Thursday, December 11, 2014

Review of ICEMAN: Fantasy Martial Arts Comedy

December 11, 2014

Since the first "Ip Man" film, I try to go catch all the Donnie Yen films shown locally (which is not often). Last year, he shifted from elegant Wing Chun to gritty MMA in the film called "Special ID". This year, Yen turns to fantasy fighting styles in his newest film "Iceman".

"Iceman" was mainly about a group of four friends who are high officials in the Imperial Guards during the Ming Dynasty. Three of them frame Ho Ying with conspiring with Japanese pirates, leading to his arrest. As Ho tries to escape, he gets caught in an snowy avalanche, gets cryogenically preserved, only to wake up in present day Hong Kong. Two of his traitor "friends" also wake up with him to continue their 400 year old fight.

Aside from that main story, there were several other subplots of various genres. For some romance, Ho Wing takes a liking to May, the girl who took him in, and even helping with her invalid mother confined in a nursing home. For some mystic sci-fi, Ho was sent on some sort of quest by Hindu prophets, searching for Shiva's "lingam" as the key to the so-called Golden Wheel of Time, an ancient time machine of sorts. Furthermore, there is also a crime angle, as a group of corrupt cops were after the three frozen Ming guys to sell them to a North Korean buyer.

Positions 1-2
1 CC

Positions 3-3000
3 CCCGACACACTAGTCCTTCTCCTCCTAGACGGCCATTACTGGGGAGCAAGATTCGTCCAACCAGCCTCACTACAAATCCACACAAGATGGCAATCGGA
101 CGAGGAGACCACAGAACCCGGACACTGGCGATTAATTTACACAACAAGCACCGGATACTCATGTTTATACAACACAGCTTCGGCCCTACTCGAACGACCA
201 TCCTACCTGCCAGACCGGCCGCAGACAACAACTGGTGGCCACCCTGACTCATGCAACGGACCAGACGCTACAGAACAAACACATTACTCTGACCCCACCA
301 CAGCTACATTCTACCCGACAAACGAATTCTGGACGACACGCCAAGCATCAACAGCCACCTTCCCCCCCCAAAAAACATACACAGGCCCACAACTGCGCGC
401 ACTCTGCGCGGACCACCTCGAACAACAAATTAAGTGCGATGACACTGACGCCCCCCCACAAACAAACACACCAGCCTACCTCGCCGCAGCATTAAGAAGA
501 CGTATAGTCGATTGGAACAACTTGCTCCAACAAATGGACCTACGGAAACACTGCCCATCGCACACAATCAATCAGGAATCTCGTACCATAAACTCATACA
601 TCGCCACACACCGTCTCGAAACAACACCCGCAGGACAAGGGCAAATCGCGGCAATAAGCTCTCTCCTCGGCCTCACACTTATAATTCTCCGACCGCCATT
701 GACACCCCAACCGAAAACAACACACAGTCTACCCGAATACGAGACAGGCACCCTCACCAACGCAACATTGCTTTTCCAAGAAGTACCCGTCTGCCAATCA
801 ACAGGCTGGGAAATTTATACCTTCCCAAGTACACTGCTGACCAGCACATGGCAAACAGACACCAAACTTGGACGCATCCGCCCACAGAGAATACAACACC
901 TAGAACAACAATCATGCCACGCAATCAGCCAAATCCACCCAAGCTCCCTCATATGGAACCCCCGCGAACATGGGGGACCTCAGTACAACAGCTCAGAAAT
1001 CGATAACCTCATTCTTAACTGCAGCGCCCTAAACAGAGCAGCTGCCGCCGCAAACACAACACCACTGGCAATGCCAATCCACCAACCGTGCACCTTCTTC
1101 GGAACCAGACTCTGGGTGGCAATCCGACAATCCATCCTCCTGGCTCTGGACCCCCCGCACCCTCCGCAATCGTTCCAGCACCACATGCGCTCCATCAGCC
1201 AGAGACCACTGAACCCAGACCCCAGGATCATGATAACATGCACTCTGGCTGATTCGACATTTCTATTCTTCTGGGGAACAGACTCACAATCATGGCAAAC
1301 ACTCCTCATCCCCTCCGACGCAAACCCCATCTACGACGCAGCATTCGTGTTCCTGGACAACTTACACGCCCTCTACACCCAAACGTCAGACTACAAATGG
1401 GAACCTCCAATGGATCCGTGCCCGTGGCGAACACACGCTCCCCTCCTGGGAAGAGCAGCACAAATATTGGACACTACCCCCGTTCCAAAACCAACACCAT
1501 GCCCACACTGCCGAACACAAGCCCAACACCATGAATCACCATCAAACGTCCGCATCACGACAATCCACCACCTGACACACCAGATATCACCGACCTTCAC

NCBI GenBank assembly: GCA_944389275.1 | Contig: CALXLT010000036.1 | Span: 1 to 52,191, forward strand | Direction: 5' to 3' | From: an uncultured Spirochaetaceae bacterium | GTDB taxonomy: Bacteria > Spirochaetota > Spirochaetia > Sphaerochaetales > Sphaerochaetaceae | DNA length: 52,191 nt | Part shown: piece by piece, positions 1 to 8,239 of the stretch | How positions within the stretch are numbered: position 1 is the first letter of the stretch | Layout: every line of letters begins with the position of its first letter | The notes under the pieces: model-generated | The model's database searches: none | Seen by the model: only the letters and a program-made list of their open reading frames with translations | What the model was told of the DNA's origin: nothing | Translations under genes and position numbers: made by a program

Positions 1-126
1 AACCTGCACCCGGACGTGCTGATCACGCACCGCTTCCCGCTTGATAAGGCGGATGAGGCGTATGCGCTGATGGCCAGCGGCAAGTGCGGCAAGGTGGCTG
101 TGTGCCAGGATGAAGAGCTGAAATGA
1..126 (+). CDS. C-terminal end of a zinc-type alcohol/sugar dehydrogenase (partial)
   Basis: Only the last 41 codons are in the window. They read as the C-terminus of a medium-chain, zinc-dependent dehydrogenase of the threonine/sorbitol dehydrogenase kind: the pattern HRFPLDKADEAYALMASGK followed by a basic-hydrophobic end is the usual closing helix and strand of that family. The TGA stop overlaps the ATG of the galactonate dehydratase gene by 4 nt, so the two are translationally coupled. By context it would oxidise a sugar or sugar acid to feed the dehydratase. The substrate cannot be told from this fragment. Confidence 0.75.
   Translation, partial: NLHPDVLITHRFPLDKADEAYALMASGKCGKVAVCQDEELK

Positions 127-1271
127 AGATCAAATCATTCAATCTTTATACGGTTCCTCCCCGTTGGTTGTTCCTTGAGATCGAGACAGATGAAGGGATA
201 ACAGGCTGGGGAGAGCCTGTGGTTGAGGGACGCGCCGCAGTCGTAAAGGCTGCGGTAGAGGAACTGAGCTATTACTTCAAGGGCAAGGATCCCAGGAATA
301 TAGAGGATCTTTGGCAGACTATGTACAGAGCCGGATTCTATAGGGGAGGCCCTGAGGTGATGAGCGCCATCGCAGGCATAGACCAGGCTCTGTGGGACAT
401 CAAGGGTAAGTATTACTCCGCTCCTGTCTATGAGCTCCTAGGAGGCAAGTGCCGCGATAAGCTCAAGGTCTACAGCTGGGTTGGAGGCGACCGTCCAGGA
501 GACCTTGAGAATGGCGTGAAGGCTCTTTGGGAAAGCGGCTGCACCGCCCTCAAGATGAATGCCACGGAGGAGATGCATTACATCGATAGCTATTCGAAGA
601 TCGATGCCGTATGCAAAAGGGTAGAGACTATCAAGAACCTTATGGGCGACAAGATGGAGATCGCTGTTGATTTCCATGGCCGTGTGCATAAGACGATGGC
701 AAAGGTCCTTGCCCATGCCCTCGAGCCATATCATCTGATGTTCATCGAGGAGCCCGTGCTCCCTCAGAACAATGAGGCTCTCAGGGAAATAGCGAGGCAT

The comedy is lowbrow slapstick with groan-inducing jokes about various body functions. Much comedy was derived from the situations on how the Ming guys dealt with present-day inventions. Yet later, the MIng guys are seen to use the internet and drive various vehicles. Acting is very cheesy for everyone in the cast, sadly including Yen. 

Certainly, the best parts of the film are still the fight scenes, even if the martial arts styles used were rather old-fashioned. The overuse of a lot of wire work for those fantastic flying jumps can be disappointing for those who want to see more realistic fighting. I personally liked those flashback scenes set in the Ming Dynasty more than the modern day scenes. The big highlight of the whole film was this awesome climactic three-way fight scene set in the middle of a suspension bridge, pitting chains vs. sword vs. battle axe. Exciting stuff, though it went a bit overboard with its length. 

This busy story with all these plot lines could not really be settled in one film, and the ending obviously pointed towards a sequel. Even though there is a measure of disappointment in this project for Donnie Yen fans, I think this upcoming sequel will still draw in his loyal fans to watch him go beyond what he showed us here. I think the promise to return back to the Ming Dynasty is exactly what this story needs to boost its level of action excitement more in the next installment . 5/10.

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